Cultural activities

Choral singing

Singing was a cultural part of life in the valley. True Welsh choral singing was 4-part harmony, although 3-part harmony could be heard in the chapels. Many gatherings were comprised of mixed singers. However, many choirs throughout Wales were male voice (cor meibion) choirs. The lower valley’s male choir was named The Afan Glee.

Sources of much of Welsh singing were the numerous chapels and the coal mines. Chapels of various denominations held an annual mixed-denomination Cymanfa Ganu, a festival of sacred singing.

Examples of the singing by coal miners are illustrated in the movie How Green Was My valley (6), although some have questioned how truly representative the movie was of Welsh mining valley life..

Gymanfa ganu

Annually, chapels of different denominations in the lower valley came together for a festival of sacred hymn singing, known as a gymanfa ganu. The venue for the festival rotated between different chapels, although I only attended ones in our Baptist chapel.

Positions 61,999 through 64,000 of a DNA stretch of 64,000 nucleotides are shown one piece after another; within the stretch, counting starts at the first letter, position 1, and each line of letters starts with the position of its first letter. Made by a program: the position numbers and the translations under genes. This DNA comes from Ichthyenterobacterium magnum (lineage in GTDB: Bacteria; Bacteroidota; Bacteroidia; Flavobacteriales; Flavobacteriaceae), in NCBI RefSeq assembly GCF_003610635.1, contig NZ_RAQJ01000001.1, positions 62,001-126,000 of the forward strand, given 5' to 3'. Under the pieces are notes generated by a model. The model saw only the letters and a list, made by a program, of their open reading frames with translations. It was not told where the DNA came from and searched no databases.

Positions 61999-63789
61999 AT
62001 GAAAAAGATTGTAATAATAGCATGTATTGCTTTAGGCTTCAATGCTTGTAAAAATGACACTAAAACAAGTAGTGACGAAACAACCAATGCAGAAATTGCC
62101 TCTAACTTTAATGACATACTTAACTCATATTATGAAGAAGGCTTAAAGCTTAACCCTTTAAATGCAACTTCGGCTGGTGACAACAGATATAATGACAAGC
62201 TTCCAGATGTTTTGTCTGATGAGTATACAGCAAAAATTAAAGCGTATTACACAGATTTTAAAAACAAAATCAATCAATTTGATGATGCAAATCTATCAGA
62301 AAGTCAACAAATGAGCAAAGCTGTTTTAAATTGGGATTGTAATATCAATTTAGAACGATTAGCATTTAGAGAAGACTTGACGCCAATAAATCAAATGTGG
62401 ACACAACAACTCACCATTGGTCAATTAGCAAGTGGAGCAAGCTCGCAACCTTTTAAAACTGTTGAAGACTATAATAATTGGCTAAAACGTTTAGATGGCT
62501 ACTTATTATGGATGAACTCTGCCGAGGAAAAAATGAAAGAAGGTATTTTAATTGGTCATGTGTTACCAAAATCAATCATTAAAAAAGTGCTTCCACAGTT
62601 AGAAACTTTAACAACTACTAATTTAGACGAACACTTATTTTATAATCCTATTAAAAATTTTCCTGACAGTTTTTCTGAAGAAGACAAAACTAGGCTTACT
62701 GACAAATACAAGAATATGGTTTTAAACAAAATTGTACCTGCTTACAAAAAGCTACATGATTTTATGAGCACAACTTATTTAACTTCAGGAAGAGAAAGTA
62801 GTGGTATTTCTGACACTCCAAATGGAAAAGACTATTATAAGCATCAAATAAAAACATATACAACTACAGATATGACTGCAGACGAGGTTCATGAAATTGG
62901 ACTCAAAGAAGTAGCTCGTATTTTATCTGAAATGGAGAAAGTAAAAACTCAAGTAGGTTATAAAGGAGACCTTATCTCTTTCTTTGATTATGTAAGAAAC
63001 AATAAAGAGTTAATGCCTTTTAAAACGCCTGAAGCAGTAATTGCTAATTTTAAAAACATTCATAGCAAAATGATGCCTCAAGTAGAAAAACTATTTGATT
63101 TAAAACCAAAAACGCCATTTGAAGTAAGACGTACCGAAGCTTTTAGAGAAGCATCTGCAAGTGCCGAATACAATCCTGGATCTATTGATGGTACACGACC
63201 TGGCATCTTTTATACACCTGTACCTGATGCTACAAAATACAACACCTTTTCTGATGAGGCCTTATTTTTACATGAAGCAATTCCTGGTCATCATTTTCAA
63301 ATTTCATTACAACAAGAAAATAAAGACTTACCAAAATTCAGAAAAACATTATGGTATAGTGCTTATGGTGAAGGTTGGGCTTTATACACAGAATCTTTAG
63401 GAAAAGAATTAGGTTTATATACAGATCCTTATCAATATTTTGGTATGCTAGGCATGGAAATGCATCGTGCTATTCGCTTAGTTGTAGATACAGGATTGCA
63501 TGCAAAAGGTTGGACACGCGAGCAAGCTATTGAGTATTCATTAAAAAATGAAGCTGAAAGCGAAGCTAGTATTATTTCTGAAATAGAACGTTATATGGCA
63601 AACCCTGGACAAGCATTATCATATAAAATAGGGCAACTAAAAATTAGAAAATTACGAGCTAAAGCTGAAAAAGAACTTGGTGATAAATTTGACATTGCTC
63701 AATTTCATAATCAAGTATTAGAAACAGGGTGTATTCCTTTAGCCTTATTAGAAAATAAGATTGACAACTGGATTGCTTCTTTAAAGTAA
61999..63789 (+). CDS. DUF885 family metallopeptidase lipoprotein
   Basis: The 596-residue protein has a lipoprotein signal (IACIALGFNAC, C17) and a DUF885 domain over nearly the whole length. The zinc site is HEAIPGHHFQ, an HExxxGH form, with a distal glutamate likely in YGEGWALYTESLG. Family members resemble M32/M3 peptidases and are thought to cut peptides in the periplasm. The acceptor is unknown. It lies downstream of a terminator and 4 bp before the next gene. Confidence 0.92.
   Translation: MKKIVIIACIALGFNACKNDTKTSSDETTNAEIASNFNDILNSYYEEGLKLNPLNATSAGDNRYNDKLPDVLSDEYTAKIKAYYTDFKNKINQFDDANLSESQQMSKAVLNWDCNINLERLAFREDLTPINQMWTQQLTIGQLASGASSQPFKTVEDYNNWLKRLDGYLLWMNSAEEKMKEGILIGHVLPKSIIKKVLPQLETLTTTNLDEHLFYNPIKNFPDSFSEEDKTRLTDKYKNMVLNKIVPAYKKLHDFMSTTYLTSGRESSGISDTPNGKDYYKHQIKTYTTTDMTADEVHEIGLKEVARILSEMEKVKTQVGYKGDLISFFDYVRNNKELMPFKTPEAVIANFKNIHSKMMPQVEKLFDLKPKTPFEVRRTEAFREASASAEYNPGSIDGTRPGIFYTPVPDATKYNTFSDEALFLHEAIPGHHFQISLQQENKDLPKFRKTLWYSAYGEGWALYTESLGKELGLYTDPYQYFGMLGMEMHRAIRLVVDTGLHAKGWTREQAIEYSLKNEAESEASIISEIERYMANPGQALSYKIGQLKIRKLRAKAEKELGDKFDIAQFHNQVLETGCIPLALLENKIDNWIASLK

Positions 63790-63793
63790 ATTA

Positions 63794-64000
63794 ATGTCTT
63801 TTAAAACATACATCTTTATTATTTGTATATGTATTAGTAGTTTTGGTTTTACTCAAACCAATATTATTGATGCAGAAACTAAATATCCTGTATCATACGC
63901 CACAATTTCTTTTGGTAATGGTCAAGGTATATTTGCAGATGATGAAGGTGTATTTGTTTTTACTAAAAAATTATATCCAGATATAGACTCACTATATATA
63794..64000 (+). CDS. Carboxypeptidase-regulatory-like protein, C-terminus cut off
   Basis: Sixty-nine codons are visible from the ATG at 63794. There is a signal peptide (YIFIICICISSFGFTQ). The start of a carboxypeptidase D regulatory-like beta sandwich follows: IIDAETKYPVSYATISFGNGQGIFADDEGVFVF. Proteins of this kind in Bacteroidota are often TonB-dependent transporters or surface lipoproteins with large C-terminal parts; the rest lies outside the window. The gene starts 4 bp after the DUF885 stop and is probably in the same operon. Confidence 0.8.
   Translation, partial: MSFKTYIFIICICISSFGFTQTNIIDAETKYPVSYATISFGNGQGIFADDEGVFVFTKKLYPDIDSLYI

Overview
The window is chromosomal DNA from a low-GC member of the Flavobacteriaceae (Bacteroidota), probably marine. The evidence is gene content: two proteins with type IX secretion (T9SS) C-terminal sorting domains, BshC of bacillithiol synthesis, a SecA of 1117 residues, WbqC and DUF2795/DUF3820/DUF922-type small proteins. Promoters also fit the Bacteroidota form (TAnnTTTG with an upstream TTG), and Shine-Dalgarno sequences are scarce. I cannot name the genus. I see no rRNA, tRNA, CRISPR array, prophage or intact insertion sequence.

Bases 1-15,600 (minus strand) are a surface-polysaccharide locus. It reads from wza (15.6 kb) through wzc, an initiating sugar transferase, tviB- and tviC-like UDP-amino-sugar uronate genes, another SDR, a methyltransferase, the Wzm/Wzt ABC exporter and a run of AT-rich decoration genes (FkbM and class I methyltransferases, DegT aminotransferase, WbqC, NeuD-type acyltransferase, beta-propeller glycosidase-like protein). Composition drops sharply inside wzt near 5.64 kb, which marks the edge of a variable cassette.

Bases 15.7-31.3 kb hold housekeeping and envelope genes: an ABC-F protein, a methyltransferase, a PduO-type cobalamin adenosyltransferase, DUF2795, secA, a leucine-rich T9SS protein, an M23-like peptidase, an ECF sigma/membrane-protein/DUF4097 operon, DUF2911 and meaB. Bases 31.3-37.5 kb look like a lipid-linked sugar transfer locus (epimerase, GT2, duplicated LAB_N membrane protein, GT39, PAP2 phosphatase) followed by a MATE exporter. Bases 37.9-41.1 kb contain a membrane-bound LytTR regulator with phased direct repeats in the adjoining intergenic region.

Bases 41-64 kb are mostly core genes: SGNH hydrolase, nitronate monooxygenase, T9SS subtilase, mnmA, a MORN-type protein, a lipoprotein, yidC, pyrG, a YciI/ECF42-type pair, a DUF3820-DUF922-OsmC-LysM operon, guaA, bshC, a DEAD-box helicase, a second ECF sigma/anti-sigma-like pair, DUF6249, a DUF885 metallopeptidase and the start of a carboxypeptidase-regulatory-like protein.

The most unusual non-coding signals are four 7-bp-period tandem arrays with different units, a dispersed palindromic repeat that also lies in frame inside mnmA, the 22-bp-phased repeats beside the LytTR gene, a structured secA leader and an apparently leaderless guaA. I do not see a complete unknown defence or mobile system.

Whitsun walk

Every Whitsun, parishoners from different chapels participated in a walk through the village.

Afan Glee

The local male voice choir. More recently, the choir has been replaced by the Bois Afan choral group.

Youth activities

Urdd Gobaith Cymru

A voluntary youth organization, providing opportunities for children and young people to take part in a range of experiences through the medium of Welsh. The local Urdd center was in Pwllyglaw.

Urdd National Eisteddfod, an annual Welsh-language youth festival of literature, music and performing arts organised by Urdd Gobaith Cymru. Locations alternate between north and south Wales. The Eisteddfod consists of competitive singing, recitation, art, composition, dance and instrumental events for contestants aged between 7 and 24 years. Regional qualifying heats are held in advance around Wales, as occurs for the Welsh National Eisteddfod.

Boy Scouts and Cubs

Cwmafan Boy Scout Group was formed by a dedicated couple, Fred and Maggie Mizen. Fred was a signalman on the local Swansea Bay line, and was Group Scoutmaster. Maggie was ‘Akela’ for the Cubs, and their oldest son John was Scoutmaster. The family dedicated many years to the Scouting movement.

The Mizens eventually had a dedicated “Scout hut” opened behind the Rolling Mill pub on Salem Road, and members of the Scout troop and Cubs pitched in to help with renovations.


An annual event was the Cwmafan carnival, comprised of floats, bands, and various characters in procession through the village. There would also be competitions held at the Cwmafan rugby ground.

In 2010, CwmaFanfest started as a remembrance of Cwmafan’s carnivals, and a way to bring music back to the community of Cwmafan.

Welsh costume